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Be in the Know About Pneumonia

October 07, 2018

Story at-a-glance

  • Pneumonia is a major cause for hospitalization. Around 1 million Americans are hospitalized annually because of it, according to 2015 statistics presented by the American Thoracic Society
  • Anyone from any age group can be affected with pneumonia, but young children and senior citizens over 65 years old are most susceptible to this infection

Maintaining the health of your respiratory system is extremely important. After all, the different organs that are in this system facilitate the entry and exit of oxygen and carbon dioxide, which are essential to life and day-to-day function.1 This is why acute respiratory infections like pneumonia should not be taken lightly. Anyone from any age group can be affected with pneumonia, but young children below 2 years old and senior citizens over 65 years old are most susceptible to this infection.2

Statistics from the U.S. Centers for Disease Control and Prevention (CDC) show that in 2016 (the last year for which statistics are available), a combined total of 51,537 people died from pneumonia and influenza in the U.S.3 Together, these two diseases rank eighth in the leading causes of death in the U.S., as they have for more than a decade.

It’s important to note that the CDC no longer separates flu and pneumonia deaths in the U.S.; however, in 2014 — the last year the numbers were separated — of the 55,227 flu and pneumonia deaths reported, 50,622 were due to pneumonia alone.4

Worldwide, pneumonia is the leading cause of death in children under age 5. According to the United Nations Children’s Fund (UNICEF), 880,000 children died from pneumonia in 2016, most of them under age 2.5 The World Health Organization says that more than 99 percent of all pneumonia deaths occur in low- and middle-income countries, with more than half of those deaths in Southeast Asia and sub-Saharan Africa.6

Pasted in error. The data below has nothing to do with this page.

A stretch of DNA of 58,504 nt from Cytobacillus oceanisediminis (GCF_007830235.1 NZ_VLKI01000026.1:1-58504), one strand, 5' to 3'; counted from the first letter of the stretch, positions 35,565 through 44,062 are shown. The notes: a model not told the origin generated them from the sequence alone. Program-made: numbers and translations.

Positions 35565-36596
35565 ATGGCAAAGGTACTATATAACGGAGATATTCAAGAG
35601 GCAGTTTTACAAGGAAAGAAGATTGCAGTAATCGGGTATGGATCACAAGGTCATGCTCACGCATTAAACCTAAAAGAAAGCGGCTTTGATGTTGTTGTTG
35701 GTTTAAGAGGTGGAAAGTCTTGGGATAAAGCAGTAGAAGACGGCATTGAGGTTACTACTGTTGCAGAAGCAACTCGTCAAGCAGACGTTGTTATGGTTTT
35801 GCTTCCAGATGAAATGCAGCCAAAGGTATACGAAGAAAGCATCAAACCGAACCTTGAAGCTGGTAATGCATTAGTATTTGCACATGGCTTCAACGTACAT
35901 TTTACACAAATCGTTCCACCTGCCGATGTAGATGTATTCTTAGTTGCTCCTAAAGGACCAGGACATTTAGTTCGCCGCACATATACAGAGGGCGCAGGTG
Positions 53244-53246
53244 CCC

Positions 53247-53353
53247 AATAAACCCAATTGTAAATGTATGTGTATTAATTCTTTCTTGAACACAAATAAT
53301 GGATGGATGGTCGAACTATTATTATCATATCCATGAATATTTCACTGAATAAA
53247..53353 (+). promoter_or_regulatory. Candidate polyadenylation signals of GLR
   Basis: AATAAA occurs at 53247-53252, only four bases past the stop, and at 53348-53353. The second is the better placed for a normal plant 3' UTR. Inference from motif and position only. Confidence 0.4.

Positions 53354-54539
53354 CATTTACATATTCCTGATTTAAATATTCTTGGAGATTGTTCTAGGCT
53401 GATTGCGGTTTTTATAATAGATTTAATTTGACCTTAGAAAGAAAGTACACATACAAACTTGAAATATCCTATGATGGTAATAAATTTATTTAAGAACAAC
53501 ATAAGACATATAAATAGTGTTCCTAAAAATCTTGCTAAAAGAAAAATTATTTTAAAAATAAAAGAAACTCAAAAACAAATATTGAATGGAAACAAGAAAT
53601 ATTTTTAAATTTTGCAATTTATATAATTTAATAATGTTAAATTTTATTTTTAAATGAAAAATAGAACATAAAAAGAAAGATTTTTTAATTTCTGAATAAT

Roughly 1 million American adults are hospitalized annually because of pneumonia, according to the American Thoracic Society. This infection is the most common reason why American children are admitted to hospitals, while for adults, it’s one of the two main causes of hospitalization, apart from childbirth.7

An important fact that you should know about pneumonia is that not all cases of this infection are identical, since there are various infection-causing agents, including different bacteria strains, viruses and fungi that can cause it.8

If your infection is not treated immediately, your condition not only might worsen, but additional complications and coinfections could occur; in the severest cases, you could even die. However, be forewarned that the conventional treatment protocols can be just as threatening as the infection itself.

Continue reading these pages to help you distinguish the various types of pneumonia from one another, to learn the symptoms and to find adequate methods of treatment for this infection.

MORE ABOUT PNEUMONIA

Pneumonia: Introduction

What Is Pneumonia?

Is Pneumonia Contagious

Pneumonia Duration

Pneumonia Types

Pneumonia Causes

Pneumonia Symptoms

Pneumonia Treatment

Pneumonia In Children

Pneumonia In Elderly

Bronchitis vs Pneumonia

Pneumonia FAQ

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What Is Pneumonia?

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Sources and References

  • 1 Livescience, February 12, 2018
  • 2 WebMD, September 13, 2017
  • 3 CDC National Vital Statistics Report, July 26, 2018
  • 4 National Vital Statistics Report, Volume 65; Number 4, June 30, 2016
  • 5 UNICEF, Pneumonia
  • 6 WHO, Pneumonia, 2013
  • 7 American Thoracic Society, “Top 20 Pneumonia Facts-2015"
  • 8 Mayo Clinic, March 13, 2018
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